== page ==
I mean, I had to keep the party a secret, didn't I? I still don't see why you didn't come up with some other excuse.
I'm not terribly good at thinking things up, you see.
So when old Pen said, "You swine, you're having an affair!" I just thought, "Well, that's a good excuse.
" There's a weird sort of logic in that, but you have to tell her the truth now.
- It's the decent thing to do.
- It's the British thing to do.
Well, I am British.
And reasonably decent.
I'll tell her, but I'd better find out who wants these vol-au-vents first.
There is one thing to be said about Penny and Stephen, they make you feel sane.
Have you seen Stephen? He said he was getting Christine and me some vol-au-vents.
He's got them but he's forgotten who they're for.
Silly man.
Incredibly sane.
Hmph! Thanks.
You didn't mind slipping away like that? No.
Got me away from that child with the hot hands.
It's not like you, though, missing a party.
I'd have thought you'd be organising a helicopter to take everyone off to Paris by now.
You're talking yesterday's Alistair.
Oh, come on.
You're not old enough to have a midlife crisis.
No, but I seem to have reached a sort of emotional spaghetti junction.
You see, Judy, confidence and I have always been great mates.
Yes, I had noticed.
But not any more.
Judy, I'm at risk of becoming a very ordinary guy.
- Is that such a bad thing? - To be honest, I don't know.
Look, Alistair, if this crisis of confidence has got anything to do with us - It does.
- I see.
Well, that's where it started.
- Started? - Mm.
And then the other day I was chatting to Daisy and it really set in.
- Daisy? - Mm.
I mean, she's Premier League material, but every time I tried to get her on the pitch, she showed me the red card.
Go on.
So maybe you're right, maybe I am turning into settling-down material.
What do you think? I think that you should stay sitting down because I can feel my knee beginning to twitch.
All I wanted was your advice.
All right.
Try dropping dead! It's like the plague, isn't it? Perhaps fate arranged today as a sort of examination.
Talking of which - Penny.
- Oh, God.
- Please.
- I'm not talking to you, you deviant.
You are a twit, Stephen, didn't you tell her? Yes, as soon as I got to her with the vol-au-vents.
And they were ham, not chicken as I requested.
Forget the vol-au-vents.
Penny, how can you be angry with Stephen for telling you he didn't have an affair? Because I was subjected to a week of mental anguish.
I had to keep the party a secret.
Now, as for mental anguish, you were whooping it up at the tennis club last night.
I was putting on a brave face.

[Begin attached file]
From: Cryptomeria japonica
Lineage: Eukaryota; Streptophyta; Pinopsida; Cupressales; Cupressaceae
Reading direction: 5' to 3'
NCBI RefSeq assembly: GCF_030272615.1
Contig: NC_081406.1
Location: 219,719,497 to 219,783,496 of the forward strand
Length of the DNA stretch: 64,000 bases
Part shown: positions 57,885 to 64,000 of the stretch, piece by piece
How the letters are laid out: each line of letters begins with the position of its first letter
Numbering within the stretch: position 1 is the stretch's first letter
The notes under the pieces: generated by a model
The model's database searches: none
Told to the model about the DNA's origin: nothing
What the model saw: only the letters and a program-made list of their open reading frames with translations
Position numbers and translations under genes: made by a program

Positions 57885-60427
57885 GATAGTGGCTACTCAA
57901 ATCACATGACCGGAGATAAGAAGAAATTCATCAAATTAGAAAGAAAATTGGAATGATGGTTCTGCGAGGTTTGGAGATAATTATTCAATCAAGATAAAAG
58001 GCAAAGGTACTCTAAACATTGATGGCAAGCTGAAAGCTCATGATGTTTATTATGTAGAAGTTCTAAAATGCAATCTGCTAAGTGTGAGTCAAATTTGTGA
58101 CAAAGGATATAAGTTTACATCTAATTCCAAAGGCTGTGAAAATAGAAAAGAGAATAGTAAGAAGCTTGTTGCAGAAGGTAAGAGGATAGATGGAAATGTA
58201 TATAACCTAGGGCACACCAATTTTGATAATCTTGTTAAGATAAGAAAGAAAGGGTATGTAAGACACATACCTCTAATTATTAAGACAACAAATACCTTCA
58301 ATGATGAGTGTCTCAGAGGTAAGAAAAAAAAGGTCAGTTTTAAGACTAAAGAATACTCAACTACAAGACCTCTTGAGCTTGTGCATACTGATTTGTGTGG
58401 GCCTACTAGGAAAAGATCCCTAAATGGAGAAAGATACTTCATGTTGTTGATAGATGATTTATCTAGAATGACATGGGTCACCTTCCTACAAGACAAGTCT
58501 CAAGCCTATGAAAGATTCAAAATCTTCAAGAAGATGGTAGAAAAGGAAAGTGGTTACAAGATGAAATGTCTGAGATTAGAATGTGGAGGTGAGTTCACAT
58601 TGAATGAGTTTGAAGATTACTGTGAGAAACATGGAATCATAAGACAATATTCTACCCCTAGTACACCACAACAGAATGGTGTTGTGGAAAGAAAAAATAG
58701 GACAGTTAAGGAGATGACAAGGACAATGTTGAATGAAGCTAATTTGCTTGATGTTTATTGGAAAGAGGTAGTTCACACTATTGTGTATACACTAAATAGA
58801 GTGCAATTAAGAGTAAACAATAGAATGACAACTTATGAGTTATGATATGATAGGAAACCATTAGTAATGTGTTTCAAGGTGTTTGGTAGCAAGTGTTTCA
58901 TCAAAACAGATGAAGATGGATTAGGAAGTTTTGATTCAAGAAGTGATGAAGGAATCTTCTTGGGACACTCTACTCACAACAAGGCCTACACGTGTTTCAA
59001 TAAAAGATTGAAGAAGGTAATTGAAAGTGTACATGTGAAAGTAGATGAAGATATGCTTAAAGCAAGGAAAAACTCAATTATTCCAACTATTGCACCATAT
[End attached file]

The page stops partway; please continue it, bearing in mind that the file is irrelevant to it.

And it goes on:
Rubbish! You can't do the conga if you're putting on a brave face.
It wasn't the conga, it was the samba.
Chucking your skirt about like a cancan dancer.
You'd know all about cancan dancers, would you? Look, shut up, the pair of you.
Now, what do you want from each other? He practically risks his life to give you a surprise party, she forgives you for having an affair that you never had.
This is meant to be a wedding anniversary, which proves by some miracle that you've made it this far.
And you make a nonsense out of it all by having a row about congas and sambas.
Bit of a rollicking, eh, Pen? - I've never heard you be fierce before.
- Oh, she has her moments.
I think we should toddle off to bed.
It's a lovely idea staying over.
Perhaps we should.
Well, night, you two late birds.
Mind you, I did wonder when you asked me to bring a nightdress to dinner.
Bit of a ricket, that, nearly gave the game away.
I'll get the key.
I think they should become marriage guidance counsellors.
Tips to the bewildered from the already bewildered.
- Something like that.
- Oh.
- Would you like a nightcap? - No, thanks.
I saw the wedding party earlier on.
It's still going strong.
Bride looked lovely.
So will you.
- Lovely? - Yes.
I want to clear up this engagement business.
Oh, Lionel, it's not important.
It is.
Cos it's what we would have done all those years ago, we'd have got engaged.
- Yes, I know that, but it's - So we're engaged.
You're really firm about this, aren't you? Yes.
I am.
Ha! So I bought this.
Oh, Lionel.
Erm I booked our room for the wrong night as well.
So We were wondering if we could bunk in with you two.
# You must remember this # A kiss is still a kiss # A sigh is just a sigh # The fundamental things apply # As time goes by # And when two lovers woo # They still say I love you # On that you can rely # The world will always welcome lovers # As time goes by #